Types of Third-Party Liability Car Insurance
Third-party liability car insurance incorporates two subsections: bodily injury and property damage liability. In addition, car insurance policies usually include three separate payout limits to cover different aspects of third-party liability. For instance, a policy written as 25/50/25 refers to limits of $25,000 for bodily injury claims per person, $50,000 for bodily injury claims per accident, and $25,000 for property damage claims.
Third-party liability car insurance is a term most frequently used outside the United States. In the U.S., insurance companies will usually just call it liability insurance instead.
WalletHub Answers is a free service that helps consumers access financial information. Information on WalletHub Answers is provided “as is” and should not be considered financial, legal or investment advice. WalletHub is not a financial advisor, law firm, “lawyer referral service,” or a substitute for a financial advisor, attorney, or law firm. You may want to hire a professional before making any decision. WalletHub does not endorse any particular contributors and cannot guarantee the quality or reliability of any information posted. The helpfulness of a financial advisor's answer is not indicative of future advisor performance.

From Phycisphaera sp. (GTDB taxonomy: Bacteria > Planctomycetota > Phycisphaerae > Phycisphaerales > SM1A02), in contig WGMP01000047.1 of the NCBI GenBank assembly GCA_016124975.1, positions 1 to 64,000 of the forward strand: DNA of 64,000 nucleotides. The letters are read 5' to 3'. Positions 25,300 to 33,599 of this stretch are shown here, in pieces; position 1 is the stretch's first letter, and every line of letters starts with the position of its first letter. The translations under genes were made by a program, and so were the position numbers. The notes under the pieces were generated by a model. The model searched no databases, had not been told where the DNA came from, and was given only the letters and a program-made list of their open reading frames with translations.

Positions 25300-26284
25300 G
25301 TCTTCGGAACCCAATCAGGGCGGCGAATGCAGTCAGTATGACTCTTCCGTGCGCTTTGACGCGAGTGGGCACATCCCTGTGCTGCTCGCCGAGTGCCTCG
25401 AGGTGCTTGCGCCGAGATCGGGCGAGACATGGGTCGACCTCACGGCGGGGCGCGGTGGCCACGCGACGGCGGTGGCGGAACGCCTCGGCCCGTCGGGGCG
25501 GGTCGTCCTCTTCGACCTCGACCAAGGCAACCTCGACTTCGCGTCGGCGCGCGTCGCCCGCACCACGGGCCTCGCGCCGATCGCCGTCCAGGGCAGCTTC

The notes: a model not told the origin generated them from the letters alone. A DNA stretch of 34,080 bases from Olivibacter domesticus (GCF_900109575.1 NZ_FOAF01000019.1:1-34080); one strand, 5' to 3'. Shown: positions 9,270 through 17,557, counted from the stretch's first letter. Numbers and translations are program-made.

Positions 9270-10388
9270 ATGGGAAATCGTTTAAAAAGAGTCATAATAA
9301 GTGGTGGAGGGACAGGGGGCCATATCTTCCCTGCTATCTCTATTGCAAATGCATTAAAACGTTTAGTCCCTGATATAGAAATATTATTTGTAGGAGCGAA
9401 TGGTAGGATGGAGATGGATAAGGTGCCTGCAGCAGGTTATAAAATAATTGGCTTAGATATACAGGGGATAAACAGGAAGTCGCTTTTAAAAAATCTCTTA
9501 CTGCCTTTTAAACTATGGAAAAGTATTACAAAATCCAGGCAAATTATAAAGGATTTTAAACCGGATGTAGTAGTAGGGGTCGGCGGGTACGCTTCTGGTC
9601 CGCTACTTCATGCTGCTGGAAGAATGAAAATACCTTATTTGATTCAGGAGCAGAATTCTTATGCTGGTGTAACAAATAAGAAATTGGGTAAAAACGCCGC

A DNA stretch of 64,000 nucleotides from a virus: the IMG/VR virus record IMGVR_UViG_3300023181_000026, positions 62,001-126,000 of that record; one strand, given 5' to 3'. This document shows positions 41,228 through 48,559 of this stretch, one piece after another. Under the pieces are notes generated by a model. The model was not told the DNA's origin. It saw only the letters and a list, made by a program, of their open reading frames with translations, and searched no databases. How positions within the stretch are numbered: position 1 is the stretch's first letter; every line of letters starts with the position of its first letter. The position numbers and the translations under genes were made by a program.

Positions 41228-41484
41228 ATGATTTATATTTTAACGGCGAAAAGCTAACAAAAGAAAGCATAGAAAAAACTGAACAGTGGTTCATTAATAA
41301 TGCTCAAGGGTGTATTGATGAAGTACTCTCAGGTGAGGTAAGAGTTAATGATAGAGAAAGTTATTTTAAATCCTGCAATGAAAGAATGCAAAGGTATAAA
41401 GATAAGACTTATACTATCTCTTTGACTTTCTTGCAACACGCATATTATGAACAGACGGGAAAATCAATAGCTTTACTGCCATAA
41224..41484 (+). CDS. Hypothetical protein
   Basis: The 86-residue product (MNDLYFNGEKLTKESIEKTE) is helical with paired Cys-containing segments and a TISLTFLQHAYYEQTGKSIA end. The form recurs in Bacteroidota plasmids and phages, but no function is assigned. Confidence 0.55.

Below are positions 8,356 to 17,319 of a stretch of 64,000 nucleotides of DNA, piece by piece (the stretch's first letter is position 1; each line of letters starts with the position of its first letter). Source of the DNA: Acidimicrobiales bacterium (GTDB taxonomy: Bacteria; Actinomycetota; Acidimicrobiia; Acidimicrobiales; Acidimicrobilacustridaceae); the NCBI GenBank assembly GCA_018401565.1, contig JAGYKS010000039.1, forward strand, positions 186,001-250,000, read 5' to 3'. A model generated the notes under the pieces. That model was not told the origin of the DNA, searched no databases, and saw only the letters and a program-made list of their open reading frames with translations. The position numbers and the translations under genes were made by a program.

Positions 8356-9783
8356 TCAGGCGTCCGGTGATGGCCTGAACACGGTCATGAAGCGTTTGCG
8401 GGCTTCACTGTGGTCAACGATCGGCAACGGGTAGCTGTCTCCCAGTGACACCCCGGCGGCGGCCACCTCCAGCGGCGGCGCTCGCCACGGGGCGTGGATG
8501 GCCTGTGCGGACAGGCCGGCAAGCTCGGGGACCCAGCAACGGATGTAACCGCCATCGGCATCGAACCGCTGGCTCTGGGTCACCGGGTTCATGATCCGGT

WalletHub members have a wealth of knowledge to share, and we encourage everyone to do so while respecting our content guidelines. This question was posted by a WalletHub user. Please keep in mind that editorial and user-generated content on this page is not reviewed or otherwise endorsed by any financial institution. In addition, it is not a financial institution’s responsibility to ensure all posts and questions are answered.
Ad Disclosure: Certain offers that appear on this site originate from paying advertisers, and this will be noted on an offer’s details page using the designation "Sponsored", where applicable. Advertising may impact how and where products appear on this site (including, for example, the order in which they appear). At WalletHub we try to present a wide array of offers, but our offers do not represent all financial services companies or products.